(Someday, by the way, I’ll write about how office romances – even when the parties are unencumbered by spouses etc. – are never-ever-ever a good idea.)

Later, when I quit drinking about 12 years ago, workplace shindigs became truly obnoxious. And, more than that, they became horribly boring. This only led me to believe they had always been boring and people only drank too much to alleviate that reality. Imposed merriment never works.

Yet still, the parties go on. Yet still people get polluted, make passes at those they shouldn’t, fool themselves that they are having a grand time and then, well over the limit, they get into their vehicles and drive home.

Hopefully they get there.


Thursday, December 11, 2008

'Qwerty' rules, but the rest was all a big waste of time

I had a moment of revelation a decade and a bit ago when my stepdaughter asked me to lend her a hand in balancing some equations for her high school chemistry course.

I immediately went into blind-panic overdrive at her request: Chemistry! I thought. Damn, I want to look good and ever so wise in her eyes, so why did she have to ask me for help with a course I tanked in? A course I never did get! But, I thought, I’ll accede to her request. Maybe I can somehow fake it.

And so I did. And within minutes a concept that had been alien to me – balancing chemical formulae – became vividly clear. It was so logical. It all made fine sense. I could help her with her homework and she was none the wiser. Amazing what little age and acquired wisdom can give a body.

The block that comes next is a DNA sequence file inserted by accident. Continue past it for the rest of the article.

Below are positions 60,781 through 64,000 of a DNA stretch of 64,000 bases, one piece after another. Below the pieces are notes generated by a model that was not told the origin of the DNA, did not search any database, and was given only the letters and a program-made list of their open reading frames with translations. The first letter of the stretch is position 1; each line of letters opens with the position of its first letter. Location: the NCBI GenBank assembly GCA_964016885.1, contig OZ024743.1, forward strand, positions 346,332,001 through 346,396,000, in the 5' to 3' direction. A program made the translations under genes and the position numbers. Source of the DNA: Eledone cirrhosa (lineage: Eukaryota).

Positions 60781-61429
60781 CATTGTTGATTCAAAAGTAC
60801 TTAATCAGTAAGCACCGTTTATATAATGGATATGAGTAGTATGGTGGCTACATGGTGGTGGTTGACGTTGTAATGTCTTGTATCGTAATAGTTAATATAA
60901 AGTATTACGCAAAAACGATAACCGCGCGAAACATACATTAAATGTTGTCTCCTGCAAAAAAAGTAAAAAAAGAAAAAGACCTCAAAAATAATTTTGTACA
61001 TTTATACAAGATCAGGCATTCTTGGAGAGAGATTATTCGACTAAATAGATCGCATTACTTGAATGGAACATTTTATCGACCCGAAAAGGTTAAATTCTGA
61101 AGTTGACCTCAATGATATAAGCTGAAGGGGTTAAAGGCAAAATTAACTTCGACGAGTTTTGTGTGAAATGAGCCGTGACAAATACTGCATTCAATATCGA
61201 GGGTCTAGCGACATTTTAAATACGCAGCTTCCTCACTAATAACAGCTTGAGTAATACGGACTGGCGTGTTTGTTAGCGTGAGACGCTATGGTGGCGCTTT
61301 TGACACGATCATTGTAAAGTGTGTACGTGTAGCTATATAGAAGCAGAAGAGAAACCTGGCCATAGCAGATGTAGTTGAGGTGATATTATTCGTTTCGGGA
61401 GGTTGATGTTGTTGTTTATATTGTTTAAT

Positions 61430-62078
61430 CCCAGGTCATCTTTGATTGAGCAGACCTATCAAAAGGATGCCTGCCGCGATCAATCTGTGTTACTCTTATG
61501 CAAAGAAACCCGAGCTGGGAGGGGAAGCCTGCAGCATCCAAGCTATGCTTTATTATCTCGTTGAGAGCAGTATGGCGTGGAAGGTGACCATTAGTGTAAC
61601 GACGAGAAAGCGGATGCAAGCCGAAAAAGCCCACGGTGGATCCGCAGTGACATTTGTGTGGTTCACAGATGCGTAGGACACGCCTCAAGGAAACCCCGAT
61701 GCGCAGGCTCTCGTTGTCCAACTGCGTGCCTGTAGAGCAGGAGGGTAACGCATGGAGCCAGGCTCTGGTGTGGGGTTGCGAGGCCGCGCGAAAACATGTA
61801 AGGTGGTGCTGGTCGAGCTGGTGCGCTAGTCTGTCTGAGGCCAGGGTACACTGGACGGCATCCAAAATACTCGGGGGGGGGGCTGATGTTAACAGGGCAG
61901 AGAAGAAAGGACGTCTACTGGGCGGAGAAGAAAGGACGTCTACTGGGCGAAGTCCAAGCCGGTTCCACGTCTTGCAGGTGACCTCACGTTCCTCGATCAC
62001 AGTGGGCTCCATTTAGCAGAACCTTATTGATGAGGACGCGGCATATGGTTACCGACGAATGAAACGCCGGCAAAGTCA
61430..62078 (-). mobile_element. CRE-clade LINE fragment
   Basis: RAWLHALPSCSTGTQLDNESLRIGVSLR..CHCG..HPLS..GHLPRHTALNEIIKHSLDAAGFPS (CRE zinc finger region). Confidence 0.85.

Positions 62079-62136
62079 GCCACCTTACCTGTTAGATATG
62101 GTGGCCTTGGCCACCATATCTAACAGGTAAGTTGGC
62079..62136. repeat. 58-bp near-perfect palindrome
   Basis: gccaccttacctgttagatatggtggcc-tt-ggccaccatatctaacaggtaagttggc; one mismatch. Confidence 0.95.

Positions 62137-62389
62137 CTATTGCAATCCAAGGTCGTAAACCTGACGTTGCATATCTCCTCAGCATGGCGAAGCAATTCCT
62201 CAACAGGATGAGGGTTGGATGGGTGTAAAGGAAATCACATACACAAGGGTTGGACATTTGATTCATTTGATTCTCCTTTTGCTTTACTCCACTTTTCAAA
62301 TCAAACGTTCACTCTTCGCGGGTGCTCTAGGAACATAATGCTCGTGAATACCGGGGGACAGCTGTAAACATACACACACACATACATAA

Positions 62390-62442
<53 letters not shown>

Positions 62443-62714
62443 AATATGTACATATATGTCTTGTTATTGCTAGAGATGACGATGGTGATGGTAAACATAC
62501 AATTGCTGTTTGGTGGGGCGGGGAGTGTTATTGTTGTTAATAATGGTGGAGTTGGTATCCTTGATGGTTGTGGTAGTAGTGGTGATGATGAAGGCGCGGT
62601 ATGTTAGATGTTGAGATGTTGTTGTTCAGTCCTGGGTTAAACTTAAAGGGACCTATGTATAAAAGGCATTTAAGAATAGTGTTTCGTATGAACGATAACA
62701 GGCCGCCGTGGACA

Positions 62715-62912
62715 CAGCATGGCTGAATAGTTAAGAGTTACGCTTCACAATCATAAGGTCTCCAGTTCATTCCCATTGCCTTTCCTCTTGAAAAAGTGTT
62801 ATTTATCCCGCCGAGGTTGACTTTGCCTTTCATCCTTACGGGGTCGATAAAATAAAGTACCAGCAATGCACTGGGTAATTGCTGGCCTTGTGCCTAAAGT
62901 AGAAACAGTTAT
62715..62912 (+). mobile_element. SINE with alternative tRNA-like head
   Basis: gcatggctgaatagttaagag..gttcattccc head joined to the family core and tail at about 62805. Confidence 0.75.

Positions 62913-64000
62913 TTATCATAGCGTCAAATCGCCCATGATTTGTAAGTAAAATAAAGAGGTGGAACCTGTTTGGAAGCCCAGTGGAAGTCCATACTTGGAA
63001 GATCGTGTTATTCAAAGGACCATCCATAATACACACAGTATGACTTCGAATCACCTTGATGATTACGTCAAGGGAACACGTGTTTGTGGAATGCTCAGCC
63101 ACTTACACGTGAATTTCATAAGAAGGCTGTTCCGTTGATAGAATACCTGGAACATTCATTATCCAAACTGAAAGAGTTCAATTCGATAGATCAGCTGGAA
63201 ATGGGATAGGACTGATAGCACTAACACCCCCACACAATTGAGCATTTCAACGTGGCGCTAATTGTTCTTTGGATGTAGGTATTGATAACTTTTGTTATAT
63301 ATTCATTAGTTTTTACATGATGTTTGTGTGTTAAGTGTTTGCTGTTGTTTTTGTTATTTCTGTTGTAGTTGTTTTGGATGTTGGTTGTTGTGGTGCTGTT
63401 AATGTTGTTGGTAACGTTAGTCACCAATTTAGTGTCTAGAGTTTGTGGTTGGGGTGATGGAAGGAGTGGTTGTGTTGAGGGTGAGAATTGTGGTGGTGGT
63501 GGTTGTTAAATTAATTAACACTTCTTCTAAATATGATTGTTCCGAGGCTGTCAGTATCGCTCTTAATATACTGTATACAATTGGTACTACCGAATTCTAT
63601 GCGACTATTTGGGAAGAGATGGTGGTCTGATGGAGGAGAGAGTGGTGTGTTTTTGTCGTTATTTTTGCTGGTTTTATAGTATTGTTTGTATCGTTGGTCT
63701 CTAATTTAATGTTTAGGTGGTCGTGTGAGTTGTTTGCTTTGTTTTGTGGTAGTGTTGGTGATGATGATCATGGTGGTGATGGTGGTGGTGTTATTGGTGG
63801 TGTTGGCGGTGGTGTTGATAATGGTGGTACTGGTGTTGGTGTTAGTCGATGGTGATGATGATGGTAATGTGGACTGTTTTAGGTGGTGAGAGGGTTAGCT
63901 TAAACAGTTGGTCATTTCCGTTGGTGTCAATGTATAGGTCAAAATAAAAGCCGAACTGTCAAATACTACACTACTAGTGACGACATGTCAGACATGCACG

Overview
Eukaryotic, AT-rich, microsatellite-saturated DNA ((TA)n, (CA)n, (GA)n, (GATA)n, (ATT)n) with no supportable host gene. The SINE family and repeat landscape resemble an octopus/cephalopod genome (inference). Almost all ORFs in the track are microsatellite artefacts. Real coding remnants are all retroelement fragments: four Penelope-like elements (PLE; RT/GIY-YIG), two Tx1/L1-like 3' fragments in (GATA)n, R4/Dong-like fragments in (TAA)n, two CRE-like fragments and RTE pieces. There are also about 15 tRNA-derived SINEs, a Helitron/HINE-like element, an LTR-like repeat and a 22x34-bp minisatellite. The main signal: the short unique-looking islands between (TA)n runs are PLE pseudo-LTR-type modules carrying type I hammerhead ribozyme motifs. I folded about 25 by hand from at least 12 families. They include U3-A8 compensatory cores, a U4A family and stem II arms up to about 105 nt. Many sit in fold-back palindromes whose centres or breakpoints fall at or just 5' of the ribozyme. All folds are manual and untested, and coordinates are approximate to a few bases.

So, no, I was not good at chemistry. I hated it. It bored me back then. So did mathematics, French, English grammar, woodworking, gym (oh, how I hated gym; it still upsets my stomach thinking about it). OK, time to come clean: I hated the whole goddamn thing. I detested high school and still conclude that anybody with a lick of common sense also had to detest high school or there is something wrong with them.

You see, for its clientele, high school is irrelevant. It does not address the priorities of (in my case) a lad’s life. My priorities were: angst about not having a cool car; angst about not being as cool as I wanted to be; angst about the 50 or 60 girls with whom I definitely wanted to have sexual intercourse (I was successful with ‘none’ of them, I am finally prepared to go on record about this); angst about how my biggest crushee ‘wasn’t really into me’ and anxiety about what I was going to do after I flunked literally everything by the end of my senior year.

I was a mess.

All high school students are messes, and schools do a shabby job of addressing that reality. I know, for I wasn’t just a student, I was also a high school teacher. Which, by the way, offers some evidence that I didn’t actually flunk everything in my senior year.

The problem for me lay with that aforementioned irrelevance of my course material. I wasn’t going to be a chemist, so why did I want chemistry? Likewise, I had no aspirations in the direction of being a mathematician, or anything related, like an engineer, accountant (math and boredom captured in a single professional calling). Was I going to become fluently bilingual living out on Canada’s west coast? Hardly. I think at last count there were 17 francophone Canadians west of the Rockies. And hey, when I went to France, I actually found I could get by and did not need to discuss the writings of Sartre in the non-translated versions, and no residents of Grenoble were remotely interested in discussing gerunds.

So, at the end of it all I came to a profound conclusion: all my high school courses were a waste of my precious puberty with the exception of one: Typing!